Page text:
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49046Re: [Distillers] Re: TTB Cuts

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  • White Bear
    Mar 18, 2013
      Good answer ZBob -
       The only thing I can add to this is, learn to make your cuts,
      1.    Foreshots - Lowend alcohols, really bad for you
      2.    Heads - includes some of the foreshote and flavor
      3.    Hearts - ethanol you want for drinking
      4.    Tails - Highend alcohols, some flavor, mostly water and nasty tasting alcohol
      Learn, learn, learn - you may have just gotten lucky but why risk drinking Methanol.

      From: tgfoitwoods <zymurgybob@...>
      To: Distillers@yahoogroups.com
      Sent: Monday, March 18, 2013 1:34 PM
      Subject: [Distillers] Re: TTB Cuts

      For the first part, congratulations on getting such smooth liquor, although I'm not exactly sure how you did it keeping foreshots and tails.

      With regards to the methanol, everything I've ever read, including the 2 MSDS's in the links here, say that methanol had a very similar taste to ethanol, but fainter, and that it's virtually impossible to detect, by flavor or odor, at least, methanol in an ethanol solution. Fortunately, almost nothing you can do simply fermenting and distilling will give you dangerous levels of methanol, and that's helped by the fact that the antidote for methanol poisoning is drinking ethanol.



      So, simply put, methanol is not the problem, but it sure as hell is not the solution. The cases we hear of methanol in spirits causing death and blindness are the results of unscrupulous sellers mixing very cheap methanol into their liquors to give similar (at first!!) intoxication to the more expensive ethanol. The main reason they can get away with it, before people start dying, at least, is that nobody can taste methanol in ethanol.

      As far as added flavor and complexity, there are lots of highly-flavored compounds that can be created by fermentation and distilling. We call these "congeners", and in the correct trace amounts these can give certain liquors their characteristic flavors and odors (and possibly headaches).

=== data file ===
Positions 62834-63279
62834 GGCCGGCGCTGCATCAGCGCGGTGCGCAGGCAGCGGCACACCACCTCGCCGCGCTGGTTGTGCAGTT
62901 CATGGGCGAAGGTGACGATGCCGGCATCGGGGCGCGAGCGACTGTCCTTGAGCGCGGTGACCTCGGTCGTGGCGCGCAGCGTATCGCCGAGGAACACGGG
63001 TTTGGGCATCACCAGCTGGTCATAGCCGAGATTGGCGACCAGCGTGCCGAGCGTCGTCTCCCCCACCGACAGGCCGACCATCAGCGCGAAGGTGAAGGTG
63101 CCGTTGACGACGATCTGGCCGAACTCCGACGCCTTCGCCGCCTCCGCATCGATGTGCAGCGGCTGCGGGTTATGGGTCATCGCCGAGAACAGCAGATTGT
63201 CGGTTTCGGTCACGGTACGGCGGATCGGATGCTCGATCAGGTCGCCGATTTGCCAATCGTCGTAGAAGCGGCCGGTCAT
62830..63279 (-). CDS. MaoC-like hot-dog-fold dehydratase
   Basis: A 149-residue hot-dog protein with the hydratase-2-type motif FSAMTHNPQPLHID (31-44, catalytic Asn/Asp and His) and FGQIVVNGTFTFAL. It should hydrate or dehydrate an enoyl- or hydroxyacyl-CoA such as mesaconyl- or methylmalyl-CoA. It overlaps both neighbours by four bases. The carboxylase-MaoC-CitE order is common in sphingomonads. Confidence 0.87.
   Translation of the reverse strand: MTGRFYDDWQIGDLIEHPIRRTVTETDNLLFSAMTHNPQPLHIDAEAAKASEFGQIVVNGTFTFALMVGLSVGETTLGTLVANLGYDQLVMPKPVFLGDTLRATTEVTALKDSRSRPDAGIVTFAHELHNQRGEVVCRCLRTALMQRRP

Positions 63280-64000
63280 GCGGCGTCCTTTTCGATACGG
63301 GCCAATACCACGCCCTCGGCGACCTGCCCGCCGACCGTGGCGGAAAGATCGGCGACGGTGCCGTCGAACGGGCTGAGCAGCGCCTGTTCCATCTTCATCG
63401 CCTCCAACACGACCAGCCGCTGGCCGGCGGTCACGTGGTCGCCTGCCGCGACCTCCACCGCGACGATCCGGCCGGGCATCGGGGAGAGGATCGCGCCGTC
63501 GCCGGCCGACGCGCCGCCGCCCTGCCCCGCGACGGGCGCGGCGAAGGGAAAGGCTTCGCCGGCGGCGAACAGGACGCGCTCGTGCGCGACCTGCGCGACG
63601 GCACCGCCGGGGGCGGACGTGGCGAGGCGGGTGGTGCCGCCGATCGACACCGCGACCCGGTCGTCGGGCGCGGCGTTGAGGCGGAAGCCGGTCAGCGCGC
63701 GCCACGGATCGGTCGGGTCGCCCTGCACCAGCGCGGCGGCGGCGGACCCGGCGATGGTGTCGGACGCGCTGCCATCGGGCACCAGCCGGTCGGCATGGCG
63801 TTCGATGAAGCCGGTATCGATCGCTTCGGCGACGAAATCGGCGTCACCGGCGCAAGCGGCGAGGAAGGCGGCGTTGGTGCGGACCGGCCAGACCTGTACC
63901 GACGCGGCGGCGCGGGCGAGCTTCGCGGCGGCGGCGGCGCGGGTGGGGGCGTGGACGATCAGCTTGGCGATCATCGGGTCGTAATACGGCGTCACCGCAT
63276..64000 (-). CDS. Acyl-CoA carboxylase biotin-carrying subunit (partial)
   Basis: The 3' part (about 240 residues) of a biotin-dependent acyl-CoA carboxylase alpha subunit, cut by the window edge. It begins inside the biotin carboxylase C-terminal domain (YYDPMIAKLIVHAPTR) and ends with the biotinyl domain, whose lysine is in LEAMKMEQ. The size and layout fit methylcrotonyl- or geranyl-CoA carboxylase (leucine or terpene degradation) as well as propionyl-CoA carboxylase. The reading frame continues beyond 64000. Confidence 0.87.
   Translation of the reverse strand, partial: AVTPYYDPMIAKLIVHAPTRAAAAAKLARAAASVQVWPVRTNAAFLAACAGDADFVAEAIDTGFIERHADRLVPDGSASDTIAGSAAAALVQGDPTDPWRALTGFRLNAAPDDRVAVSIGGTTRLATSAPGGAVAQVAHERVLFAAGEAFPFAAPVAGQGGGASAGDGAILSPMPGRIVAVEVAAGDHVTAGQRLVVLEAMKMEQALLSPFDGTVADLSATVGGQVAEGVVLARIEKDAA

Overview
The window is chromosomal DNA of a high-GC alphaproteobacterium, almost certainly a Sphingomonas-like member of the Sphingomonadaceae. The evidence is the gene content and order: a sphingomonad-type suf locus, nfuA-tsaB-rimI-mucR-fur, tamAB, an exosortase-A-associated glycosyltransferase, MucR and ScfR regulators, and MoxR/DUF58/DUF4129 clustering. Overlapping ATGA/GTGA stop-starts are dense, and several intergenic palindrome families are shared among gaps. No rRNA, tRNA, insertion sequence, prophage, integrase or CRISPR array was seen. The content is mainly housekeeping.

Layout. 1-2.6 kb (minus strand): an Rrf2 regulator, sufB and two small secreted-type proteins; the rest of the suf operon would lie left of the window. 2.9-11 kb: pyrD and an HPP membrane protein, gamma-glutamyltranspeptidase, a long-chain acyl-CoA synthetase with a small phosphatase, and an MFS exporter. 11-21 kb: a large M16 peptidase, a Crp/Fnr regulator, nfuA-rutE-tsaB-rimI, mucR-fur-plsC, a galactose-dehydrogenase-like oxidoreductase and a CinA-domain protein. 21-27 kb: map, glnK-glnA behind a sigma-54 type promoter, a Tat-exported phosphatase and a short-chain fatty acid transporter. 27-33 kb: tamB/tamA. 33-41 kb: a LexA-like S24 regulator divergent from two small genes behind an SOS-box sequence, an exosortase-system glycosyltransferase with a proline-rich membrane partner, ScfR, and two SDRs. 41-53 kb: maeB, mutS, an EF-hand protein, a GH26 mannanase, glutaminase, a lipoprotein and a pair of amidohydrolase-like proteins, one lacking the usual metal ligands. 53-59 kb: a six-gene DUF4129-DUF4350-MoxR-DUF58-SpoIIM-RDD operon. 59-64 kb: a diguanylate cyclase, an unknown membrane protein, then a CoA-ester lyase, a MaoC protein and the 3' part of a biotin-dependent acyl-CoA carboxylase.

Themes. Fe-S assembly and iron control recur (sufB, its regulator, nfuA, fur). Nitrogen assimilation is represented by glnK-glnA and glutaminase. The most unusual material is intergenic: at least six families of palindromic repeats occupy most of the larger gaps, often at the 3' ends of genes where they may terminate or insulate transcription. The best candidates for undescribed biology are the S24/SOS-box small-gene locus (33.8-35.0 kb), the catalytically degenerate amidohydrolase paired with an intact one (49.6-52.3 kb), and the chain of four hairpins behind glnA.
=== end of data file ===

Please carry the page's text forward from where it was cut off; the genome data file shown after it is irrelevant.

Some of these are acetone, acetaldehyde, ethyl acetate, ethyl proprionate, amyl alchol, and a bunch of others, Never never NEVER add methanol to your liquor!!!

      Zymurgy Bob, a simple potstiller Making Fine Spirits

      --- In Distillers@yahoogroups.com, Dale Brinley <dalebrinley@...> wrote:
      > This is my first reply and response to this group.  So, have mercy on me. As far as taste, I've been reading a lot of comments and picking up a lot of useful information. (Even bad information is useful) I've been able to convert my "corn wine" to a tasty  drink using my son as a taster.  His criteria is "if it doesn't cause me to make a face, it's pretty good".  My distilled "corn wine" is quite smooth and doesn't cause a face, and I can verify that. I use a pH balancer and corn meal and sugar and a good whiskey yeast and pour all the slop back into the mash and re-use it. The more I slop back (is that a proper term?), the better it gets.  The taste, straight up, with no ice, is better than I've ever tasted.  I don't cut out the fore shots or the end.  Having read about the Europeans who add methanol to their drinks
      for flavor, I though, why not, let's get creative. I've read that methanol is poison, which is true, but that ethanol is an antidote
      > for methanol poisoning.  Too much methanol in a drink will give you a head ache, but just the right amount adds flavor.
      > ________________________________
      > From: last2blast last2blast@...
      > To: Distillers@yahoogroups.com
      > Sent: Saturday, March 16, 2013 9:55 PM
      > Subject: [Distillers] TTB Cuts
      > I am reading an 85 page presentation put on by TTB who controls spirit production in US:
      > http://www.ttb.gov/expo/presentations-black/s06-bw-ammended.pdf.
      > Yes I know some of you old timers will hate this, but TTB states:
      > How do you determine when to cut?
      > â€" Temperature?
      > â€" Smell?
      > I guess they are not keen on the idea of taste
      and smell.
      > This presentation is informative, and it helps to clear up some misconception for us US hobbyist who are thinking of going legal one day.
      > Robert
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